Take the 2-minute tour ×
Stack Overflow is a question and answer site for professional and enthusiast programmers. It's 100% free, no registration required.

I'm working on implementing Bing Cashback. In order to verify an incoming request from Bing as valid they provide a signature. The signature is a 160-bit SHA-1 hash of the url encrypted using RSA.

Microsoft provides the RSA "public key", modulus and exponent, with which I'm supposed to decrypt the hash.

Is there a way to create the Java key objects needed to decrypt the hash as Microsoft says?

Everything I can find creates RSA key pairs automatically since that's how RSA is supposed to work. I'd really like to use the Java objects if at all possible since that's obviously more reliable than a hand coded solution.

The example code they've provided is in .NET and uses a .NET library function to verify the hash. Specifically RSACryptoServiceProvider.VerifyHash()

share|improve this question
add comment

3 Answers 3

up vote 14 down vote accepted
RSAPublicKeySpec spec = new RSAPublicKeySpec(modulus, exponent);
KeyFactory factory = KeyFactory.getInstance("RSA");
PublicKey pub = factory.generatePublic(spec);
Signature verifier = Signature.getInstance("SHA1withRSA");
verifier.initVerify(pub);
verifier.update(url.getBytes("UTF-8")); // Or whatever interface specifies.
boolean okay = verifier.verify(signature);
share|improve this answer
    
Will Cipher take a public key in DECRYPT_MODE? –  meleager Jan 7 '10 at 21:05
    
Yes, the RSA cipher implementation of most providers will accept a public key for decryption. They will even check for the correct padding. However, it is better to use a Signature instance. I'll update my answer to demonstrate. –  erickson Jan 7 '10 at 21:09
    
This worked perfectly, thank you very much. –  meleager Jan 11 '10 at 19:59
    
Thanks again. I was actually implementing this in CF but this bit of Java was crucial. –  meleager Jan 12 '10 at 17:46
add comment

Use java.security.spec.RSAPublicKeySpec. It can construct a key from exponent and modulus. Then use java.security.KeyFactory.generatePublic() with key spec as a parameter.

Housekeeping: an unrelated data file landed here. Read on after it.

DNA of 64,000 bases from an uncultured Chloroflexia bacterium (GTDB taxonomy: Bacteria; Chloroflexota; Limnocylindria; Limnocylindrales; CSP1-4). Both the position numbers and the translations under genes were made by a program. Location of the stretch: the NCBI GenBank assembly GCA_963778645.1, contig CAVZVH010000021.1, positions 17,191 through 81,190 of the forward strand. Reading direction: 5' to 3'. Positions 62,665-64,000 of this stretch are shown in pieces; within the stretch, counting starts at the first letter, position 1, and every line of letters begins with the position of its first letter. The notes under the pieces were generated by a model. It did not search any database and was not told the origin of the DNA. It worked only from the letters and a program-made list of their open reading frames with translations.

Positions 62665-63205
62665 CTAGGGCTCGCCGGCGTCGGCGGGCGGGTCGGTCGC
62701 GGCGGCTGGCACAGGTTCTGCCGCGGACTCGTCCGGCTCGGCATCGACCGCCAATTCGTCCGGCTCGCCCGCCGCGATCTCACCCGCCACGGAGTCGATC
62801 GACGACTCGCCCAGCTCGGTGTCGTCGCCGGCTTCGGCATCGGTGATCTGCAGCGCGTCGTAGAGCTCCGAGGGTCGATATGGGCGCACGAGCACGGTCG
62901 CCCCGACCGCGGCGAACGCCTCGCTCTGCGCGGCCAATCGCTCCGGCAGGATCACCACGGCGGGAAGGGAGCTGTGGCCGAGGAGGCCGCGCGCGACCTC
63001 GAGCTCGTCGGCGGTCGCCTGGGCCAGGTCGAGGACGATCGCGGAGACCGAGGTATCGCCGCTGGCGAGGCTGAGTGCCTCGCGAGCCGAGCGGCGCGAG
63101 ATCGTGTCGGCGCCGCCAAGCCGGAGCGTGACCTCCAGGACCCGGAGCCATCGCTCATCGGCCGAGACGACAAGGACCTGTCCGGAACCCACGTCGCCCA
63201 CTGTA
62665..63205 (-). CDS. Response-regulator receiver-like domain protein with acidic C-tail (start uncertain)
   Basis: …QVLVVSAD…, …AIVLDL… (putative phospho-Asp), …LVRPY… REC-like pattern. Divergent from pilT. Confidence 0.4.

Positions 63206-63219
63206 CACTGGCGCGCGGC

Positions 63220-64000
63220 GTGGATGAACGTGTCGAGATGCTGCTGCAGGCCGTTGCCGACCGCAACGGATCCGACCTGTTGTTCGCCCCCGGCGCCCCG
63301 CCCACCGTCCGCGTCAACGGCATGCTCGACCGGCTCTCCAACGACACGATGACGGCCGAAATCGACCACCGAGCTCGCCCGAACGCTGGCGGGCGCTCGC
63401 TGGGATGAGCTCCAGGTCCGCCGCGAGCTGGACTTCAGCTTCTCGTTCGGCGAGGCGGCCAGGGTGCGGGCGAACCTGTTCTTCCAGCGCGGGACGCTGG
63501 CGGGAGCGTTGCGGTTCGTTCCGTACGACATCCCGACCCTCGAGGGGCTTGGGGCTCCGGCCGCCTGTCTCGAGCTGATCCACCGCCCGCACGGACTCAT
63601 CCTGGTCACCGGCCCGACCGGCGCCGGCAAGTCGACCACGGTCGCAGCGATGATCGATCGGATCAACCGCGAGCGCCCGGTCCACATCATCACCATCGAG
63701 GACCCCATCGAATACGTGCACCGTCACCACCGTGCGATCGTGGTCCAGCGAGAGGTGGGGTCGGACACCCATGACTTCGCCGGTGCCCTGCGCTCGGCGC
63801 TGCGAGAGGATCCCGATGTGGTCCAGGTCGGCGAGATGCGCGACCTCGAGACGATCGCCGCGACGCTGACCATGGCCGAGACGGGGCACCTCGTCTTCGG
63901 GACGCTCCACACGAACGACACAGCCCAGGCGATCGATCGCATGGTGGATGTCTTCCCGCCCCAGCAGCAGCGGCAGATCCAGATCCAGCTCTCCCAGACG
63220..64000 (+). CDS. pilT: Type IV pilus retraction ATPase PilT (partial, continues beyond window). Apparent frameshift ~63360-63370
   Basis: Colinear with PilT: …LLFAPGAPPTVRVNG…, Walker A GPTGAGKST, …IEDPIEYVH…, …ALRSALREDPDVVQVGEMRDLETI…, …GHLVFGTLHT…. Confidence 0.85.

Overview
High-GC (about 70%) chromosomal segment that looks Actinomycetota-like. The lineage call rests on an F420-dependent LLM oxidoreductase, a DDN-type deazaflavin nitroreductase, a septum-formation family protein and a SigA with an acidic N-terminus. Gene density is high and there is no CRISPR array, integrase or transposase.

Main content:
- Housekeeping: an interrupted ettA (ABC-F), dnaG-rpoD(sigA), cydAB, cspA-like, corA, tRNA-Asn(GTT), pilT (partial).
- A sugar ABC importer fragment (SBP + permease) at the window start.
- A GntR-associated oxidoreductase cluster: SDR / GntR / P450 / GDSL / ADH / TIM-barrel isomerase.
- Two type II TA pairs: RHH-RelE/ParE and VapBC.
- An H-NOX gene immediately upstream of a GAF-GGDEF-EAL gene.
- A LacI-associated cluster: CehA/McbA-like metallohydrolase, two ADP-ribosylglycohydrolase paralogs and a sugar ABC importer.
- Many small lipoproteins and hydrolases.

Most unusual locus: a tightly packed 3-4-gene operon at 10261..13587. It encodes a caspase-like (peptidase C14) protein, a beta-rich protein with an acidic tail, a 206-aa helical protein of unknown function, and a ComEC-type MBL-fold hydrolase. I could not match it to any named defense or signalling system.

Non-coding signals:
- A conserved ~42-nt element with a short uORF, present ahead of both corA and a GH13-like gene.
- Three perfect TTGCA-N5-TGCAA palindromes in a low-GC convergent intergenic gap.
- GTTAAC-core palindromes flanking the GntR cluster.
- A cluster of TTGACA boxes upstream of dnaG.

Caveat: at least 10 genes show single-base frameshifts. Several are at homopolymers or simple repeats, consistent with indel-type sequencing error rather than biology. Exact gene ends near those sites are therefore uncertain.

share|improve this answer
add comment

Something like this should do the trick:

  private PublicKey convertPublicKey(String publicKey) throws Exception{
    PublicKey pub = null;

    byte[] pubKey = Hex.decodeHex(publicKey.toCharArray());
    X509EncodedKeySpec pubSpec = new X509EncodedKeySpec(pubKey);
    KeyFactory keyFactory = KeyFactory.getInstance("RSA");
    pub = (RSAPublicKey) keyFactory.generatePublic(pubSpec);

    return pub;
  }

This assumes the Public key is given as a hex string, and you'll need the Apache Commons Codec library

If you have the key in a different format, try the KeyFactory for more information.

share|improve this answer
    
I'll have to check and see if we have that library or if we can get it. Additionally will the Cipher object take a public key in DECRYPT_MODE? This seems very backwards to me. –  meleager Jan 7 '10 at 21:01
    
It will if you're using the Sun JRE, but not the IBM version. Coincidentally, the an IBM JRE utilizing the Bouncy Castle crypto provider will also work. –  Jason Nichols Jan 7 '10 at 21:04
    
Thanks, I'll give it a shot. –  meleager Jan 7 '10 at 21:05
    
It may seem backwards,but what you're doing is essentially decrypting the 'signed' hash. Once decrypted, the hash you computed and the hash given to you by Microsoft should match. –  Jason Nichols Jan 7 '10 at 21:08
    
...but this is the hard way of doing what erickson has done the right way. –  GregS Jan 9 '10 at 3:34
show 3 more comments

Your Answer

 
discard

By posting your answer, you agree to the privacy policy and terms of service.

Not the answer you're looking for? Browse other questions tagged or ask your own question.